Who is Zofia Nasierowska, the Polish photographer celebrated in today's Google Doodle?

Who is Zofia Nasierowska, the Polish photographer celebrated in today's Google Doodle?
Poland’s Independence Day marked by Google Doodle

Head over to the Google home page today and you’ll see a woman smiling shyly back at you from a camera viewfinder.

The Doodle was created in honour of a Polish photographer who would have celebrated her 85th birthday today.

Nasierowska is best known for her piercing monochrome portraits which have earned her a slew of international awards and transformed her into one of Poland’s most celebrated photo artists.

She was born on 24 April 1938, in the town of Łomianki. Her father, a famous photographer himself, taught her how to use a camera when she was seven years old.

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“My father had so much passion that he could teach a chair how to photograph,” she once said, according to a biography by author Zofia Turowska. “I didn't have to go to a puppet theatre, the performance took place in the dark room, where my father would show me different tricks.”

She went on to study at the Leon Schiller National Film School in Łódź, taking her peers and classmates as the first subjects of her portrait work.

Monday's Doodle pays tribute to the iconic Polish photographerGoogle

And whilst she’s respected across the world for her professional skills, she’s also widely recognised for her warm personality and her ability to draw out the right mood for each shot.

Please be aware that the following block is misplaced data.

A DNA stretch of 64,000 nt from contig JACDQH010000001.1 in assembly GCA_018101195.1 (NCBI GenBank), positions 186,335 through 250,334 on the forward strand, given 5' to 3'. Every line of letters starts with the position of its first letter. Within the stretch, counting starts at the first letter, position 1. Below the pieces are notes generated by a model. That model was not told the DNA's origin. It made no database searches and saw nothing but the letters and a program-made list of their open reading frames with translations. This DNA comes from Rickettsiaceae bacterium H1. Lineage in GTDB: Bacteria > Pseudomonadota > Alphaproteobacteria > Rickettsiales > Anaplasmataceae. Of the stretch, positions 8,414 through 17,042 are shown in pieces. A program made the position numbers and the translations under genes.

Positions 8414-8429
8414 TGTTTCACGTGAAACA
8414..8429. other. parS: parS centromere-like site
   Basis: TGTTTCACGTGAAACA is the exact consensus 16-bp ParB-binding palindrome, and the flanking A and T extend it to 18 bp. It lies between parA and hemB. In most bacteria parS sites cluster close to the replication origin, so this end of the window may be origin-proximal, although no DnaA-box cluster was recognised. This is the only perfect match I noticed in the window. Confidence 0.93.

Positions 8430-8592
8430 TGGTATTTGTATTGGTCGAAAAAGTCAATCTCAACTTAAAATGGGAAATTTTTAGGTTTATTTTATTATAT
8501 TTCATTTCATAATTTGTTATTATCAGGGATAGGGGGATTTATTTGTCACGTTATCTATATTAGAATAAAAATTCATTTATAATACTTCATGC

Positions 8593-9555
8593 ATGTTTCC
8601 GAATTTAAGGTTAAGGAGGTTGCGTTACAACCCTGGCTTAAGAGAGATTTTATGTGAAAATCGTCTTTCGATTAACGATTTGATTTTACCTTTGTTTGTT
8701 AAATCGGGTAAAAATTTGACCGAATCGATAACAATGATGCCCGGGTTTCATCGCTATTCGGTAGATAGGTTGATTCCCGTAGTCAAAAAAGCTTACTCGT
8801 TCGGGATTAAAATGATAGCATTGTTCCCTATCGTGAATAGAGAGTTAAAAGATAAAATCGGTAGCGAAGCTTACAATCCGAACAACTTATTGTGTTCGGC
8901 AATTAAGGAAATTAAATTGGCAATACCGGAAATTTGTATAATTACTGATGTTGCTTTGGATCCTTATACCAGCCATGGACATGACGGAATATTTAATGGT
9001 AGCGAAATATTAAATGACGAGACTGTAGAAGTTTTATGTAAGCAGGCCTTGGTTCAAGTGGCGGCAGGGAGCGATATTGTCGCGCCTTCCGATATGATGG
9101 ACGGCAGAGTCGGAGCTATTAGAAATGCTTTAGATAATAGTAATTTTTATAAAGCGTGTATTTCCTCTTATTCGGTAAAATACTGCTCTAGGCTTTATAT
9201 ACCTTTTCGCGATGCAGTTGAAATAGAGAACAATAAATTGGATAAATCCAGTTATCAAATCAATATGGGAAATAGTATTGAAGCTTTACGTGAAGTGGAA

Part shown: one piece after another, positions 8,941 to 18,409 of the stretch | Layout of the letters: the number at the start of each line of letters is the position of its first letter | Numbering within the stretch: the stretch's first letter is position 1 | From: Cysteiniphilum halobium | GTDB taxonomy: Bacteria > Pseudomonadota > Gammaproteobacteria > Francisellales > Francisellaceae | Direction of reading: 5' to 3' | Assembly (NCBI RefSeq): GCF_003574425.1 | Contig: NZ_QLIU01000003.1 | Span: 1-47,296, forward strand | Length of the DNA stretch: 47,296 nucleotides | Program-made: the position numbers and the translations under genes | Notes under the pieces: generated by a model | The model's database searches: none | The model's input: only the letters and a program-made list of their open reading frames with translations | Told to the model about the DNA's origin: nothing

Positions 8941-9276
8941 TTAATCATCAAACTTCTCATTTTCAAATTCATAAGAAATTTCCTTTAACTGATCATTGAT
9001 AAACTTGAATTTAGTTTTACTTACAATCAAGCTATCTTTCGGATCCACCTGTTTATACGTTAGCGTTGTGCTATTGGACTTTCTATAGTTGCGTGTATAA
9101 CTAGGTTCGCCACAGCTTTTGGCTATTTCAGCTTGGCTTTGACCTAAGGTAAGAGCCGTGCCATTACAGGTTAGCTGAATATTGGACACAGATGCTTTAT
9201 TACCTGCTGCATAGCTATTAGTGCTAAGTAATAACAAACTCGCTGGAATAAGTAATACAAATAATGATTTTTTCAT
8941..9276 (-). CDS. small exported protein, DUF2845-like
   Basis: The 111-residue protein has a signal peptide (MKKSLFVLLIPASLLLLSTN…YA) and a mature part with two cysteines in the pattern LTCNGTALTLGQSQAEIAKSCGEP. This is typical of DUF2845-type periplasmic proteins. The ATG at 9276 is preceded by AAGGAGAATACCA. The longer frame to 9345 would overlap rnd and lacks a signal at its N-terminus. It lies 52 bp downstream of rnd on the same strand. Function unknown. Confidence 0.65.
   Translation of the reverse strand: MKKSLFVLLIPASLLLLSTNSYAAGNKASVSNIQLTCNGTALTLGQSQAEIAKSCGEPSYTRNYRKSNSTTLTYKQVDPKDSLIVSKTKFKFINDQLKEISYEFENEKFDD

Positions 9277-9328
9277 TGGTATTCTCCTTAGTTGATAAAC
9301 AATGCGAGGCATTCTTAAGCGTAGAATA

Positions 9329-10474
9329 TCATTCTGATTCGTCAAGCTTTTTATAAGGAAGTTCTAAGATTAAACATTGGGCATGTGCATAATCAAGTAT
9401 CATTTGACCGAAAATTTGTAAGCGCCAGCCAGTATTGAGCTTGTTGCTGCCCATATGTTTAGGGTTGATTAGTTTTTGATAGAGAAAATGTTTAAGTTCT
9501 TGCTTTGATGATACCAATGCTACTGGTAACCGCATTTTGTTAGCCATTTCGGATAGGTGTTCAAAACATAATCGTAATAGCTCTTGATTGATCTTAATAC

Her models would call her a “magician,” according to writer Melchior Wańkowicz, who dedicated a book to the artist titled Zofia Nasierkowska, a divine photographer.

Explaining how she selected her subjects, she once said: “I chose girls who like me did not feel like beautiful beings. My first portraits amazed me: Certainly they are beautiful! They just don't know themselves.”

Zofia (left) and one of her portraitsWikimedia/Artnet

In 1956, she was invited as a member of the Związek Polskich Artystów Fotografików (ZPAF, or the Association of Polish Art Photographers) and was inducted into the International Federation of Photographic Art, as Google notes.

However, later, an eye disease caused her to stop taking photos, putting an end to a distinguished 35-year long career,

Nasierowska moved to Ełk in Masuria with her husband and opened a boarding house, dedicating her time and energy to helping develop the local community.

She died on 3 October 2011 at the age of 73 but has been immortalised through her work.

(And, now, a Google Doodle.)

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